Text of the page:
For the past several days, I’ve been with my Word on Fire team, filming for the Flannery O’Connor and Fulton Sheen episodes of our “Pivotal Players” series. Our journey has taken us from Chicago to New York to Washington, DC, and finally to Savannah and Millidgeville, GA. At every step of the way, we have met numerous people who have been affected by Word on Fire materials: sermons, podcasts, YouTube videos, and the CATHOLICISM series. Many have told me that their exposure to Word on Fire started a process that led them back to the Church. Now I’m telling you this not as an advertisement for my media ministry, but rather as an occasion to muse about what I consider to be a needful change in the way the Church thinks about its essential work.
Throughout all the years of my involvement with the Church, the parish has been taken as the crucial ecclesial institution. Talk to almost anyone involved in Catholic ministry over the past fifty years and you will hear ample criticism of lots of aspects of Church life, but you will, almost without exception, hear praise of the parish. I think here of Fr. Andrew Greeley’s lyrical evocations of the parish as a uniquely successful social and religious institution. Certainly within the context of diocesan priesthood, parish work is the unquestioned default position. Ministry outside of the parochial setting—hospital work, seminary work, teaching, administration, etc.—is acceptable, but it is generally seen as not quite what a diocesan priest ought to be doing. I think it’s fair to say that the overwhelming amount of our money, time, energy, and personnel go into the maintenance of parish structures.
Now please don’t misunderstand me: I love the parish and believe in its importance passionately. Worship, instruction in discipleship, the building up of the community, formation for mission—all of this happens typically within the parish. I did full-time parish work for several years, and I’ve been involved in numerous parishes for the full thirty-two years of my priesthood. Now as a regional bishop in the largest Archdiocese in the country, I supervise and regularly visit roughly forty parishes. However, I do wonder whether, given the unique demands of our time, it might be wise to ask a few questions about our hyper-stress on the parish.
Survey after survey has shown that the number of the “nones,” or the religiously unaffiliated, is increasing dramatically in our country. Whereas in the early 1970s, those claiming no religion was around three percent, today it is close to twenty-five percent. And among the young, the figures are even more alarming: forty percent of those under forty have no religious affiliation, and fully fifty percent of Catholics under forty claim to be “nones.” For every one person who joins the Catholic Church today, roughly six are leaving. And even those who identify as Catholic are spending very little time in and around parishes. Most studies indicate that perhaps 20 to 25 percent of baptized Catholics attend Mass on a regular basis, and the numbers of those receiving the sacraments—especially baptism, confirmation, marriage—are in noticeable decline. Furthermore, objective analysis reveals—and I can testify from a good deal of personal experience—that a tiny percentage of the already small percentage who attend Mass typically participate in parish programs of education, social service, and spiritual renewal. The point—and again, this is to say absolutely nothing against those who do wonderful work within the parish—is that perhaps we should reconsider our priorities and focus, above all, on active evangelization, the great mission ad extra.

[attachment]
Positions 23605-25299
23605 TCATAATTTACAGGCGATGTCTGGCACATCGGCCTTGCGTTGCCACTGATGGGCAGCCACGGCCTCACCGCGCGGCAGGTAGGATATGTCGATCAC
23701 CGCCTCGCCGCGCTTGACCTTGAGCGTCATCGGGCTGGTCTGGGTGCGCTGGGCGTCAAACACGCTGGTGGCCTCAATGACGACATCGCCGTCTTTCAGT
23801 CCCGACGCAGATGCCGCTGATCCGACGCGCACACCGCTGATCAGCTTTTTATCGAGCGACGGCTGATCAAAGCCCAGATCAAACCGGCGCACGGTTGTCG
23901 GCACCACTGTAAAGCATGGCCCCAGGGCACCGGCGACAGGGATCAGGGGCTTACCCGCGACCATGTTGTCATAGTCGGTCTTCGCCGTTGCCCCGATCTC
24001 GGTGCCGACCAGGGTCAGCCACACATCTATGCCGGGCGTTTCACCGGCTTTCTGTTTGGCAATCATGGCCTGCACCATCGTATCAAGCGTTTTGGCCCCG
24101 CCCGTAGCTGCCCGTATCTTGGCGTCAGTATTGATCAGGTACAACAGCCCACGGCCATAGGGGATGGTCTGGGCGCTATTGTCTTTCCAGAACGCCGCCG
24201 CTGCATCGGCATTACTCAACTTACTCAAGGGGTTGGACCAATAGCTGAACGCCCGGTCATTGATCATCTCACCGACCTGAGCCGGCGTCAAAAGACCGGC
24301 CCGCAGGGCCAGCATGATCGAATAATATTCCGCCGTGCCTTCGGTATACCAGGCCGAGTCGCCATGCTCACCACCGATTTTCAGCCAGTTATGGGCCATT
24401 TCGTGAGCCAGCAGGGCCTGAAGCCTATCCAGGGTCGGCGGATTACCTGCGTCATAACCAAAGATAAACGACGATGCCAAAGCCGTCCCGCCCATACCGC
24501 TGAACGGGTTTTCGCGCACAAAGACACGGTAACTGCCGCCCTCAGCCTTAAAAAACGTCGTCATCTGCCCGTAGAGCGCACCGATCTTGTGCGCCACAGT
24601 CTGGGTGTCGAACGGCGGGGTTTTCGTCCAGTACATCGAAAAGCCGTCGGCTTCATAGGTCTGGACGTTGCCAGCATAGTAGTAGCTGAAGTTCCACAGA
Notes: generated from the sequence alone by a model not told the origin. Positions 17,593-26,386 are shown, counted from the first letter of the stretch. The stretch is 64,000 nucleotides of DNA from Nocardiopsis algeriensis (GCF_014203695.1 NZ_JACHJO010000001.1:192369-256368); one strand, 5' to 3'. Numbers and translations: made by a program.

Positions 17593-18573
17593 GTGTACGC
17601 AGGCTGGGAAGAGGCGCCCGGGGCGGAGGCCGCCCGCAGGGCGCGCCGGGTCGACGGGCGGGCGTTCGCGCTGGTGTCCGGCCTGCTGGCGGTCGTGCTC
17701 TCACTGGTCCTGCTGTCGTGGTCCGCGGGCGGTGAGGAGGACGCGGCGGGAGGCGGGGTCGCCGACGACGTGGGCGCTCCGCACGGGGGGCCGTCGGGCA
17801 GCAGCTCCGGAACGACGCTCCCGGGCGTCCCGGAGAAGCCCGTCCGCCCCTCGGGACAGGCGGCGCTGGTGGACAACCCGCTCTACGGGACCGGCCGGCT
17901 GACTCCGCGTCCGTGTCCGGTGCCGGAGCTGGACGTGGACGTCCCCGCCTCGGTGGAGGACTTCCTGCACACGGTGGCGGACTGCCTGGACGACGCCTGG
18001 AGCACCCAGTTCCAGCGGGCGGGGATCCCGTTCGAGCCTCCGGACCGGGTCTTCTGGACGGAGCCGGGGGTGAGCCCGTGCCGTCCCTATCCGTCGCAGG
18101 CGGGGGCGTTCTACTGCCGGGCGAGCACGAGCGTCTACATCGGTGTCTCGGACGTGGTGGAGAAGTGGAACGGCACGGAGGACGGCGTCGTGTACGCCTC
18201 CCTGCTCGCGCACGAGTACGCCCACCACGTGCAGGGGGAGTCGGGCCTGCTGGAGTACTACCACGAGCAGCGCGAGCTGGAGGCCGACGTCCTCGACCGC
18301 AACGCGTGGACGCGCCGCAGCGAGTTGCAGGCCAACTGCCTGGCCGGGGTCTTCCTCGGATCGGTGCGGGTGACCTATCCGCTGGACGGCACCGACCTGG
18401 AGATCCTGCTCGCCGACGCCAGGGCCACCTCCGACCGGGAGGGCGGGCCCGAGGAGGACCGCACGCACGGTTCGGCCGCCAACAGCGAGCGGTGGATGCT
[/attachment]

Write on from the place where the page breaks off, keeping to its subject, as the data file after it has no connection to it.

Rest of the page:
Pope Francis memorably told us to “get out of the sacristies and into the streets,” and to go “to the existential margins.” Especially in our Western context, the streets and the existential margins are where we find the “nones.” Two or three generations ago, we could trust that many people (Catholics certainly) would come to our institutions—schools, seminaries, and parishes—to be evangelized, but we absolutely cannot assume that today. But yet we still seem to devote most of our money, time, and attention to the maintenance of these institutions and their programs. Might it not be wiser to redirect our energies, money, and personnel outward, so that we might move into the space where the un-evangelized, the fallen-away, the unaffiliated dwell? My humble suggestion is that a serious investment in social media and the formation of an army of young priests specifically educated and equipped to evangelize the culture through these means would be a desideratum. But that’s a subject for another column.
The last time Cardinal George addressed the priests of Chicago, at a convocation just about nine months before his death, he made a prophetic remark. He told the Chicago presbyterate that, at the beginning of the Church, there were no dioceses, no schools, no seminaries, and no parishes. But there were evangelists. He said that, in light of our present challenges, this is worth thinking about. He was right.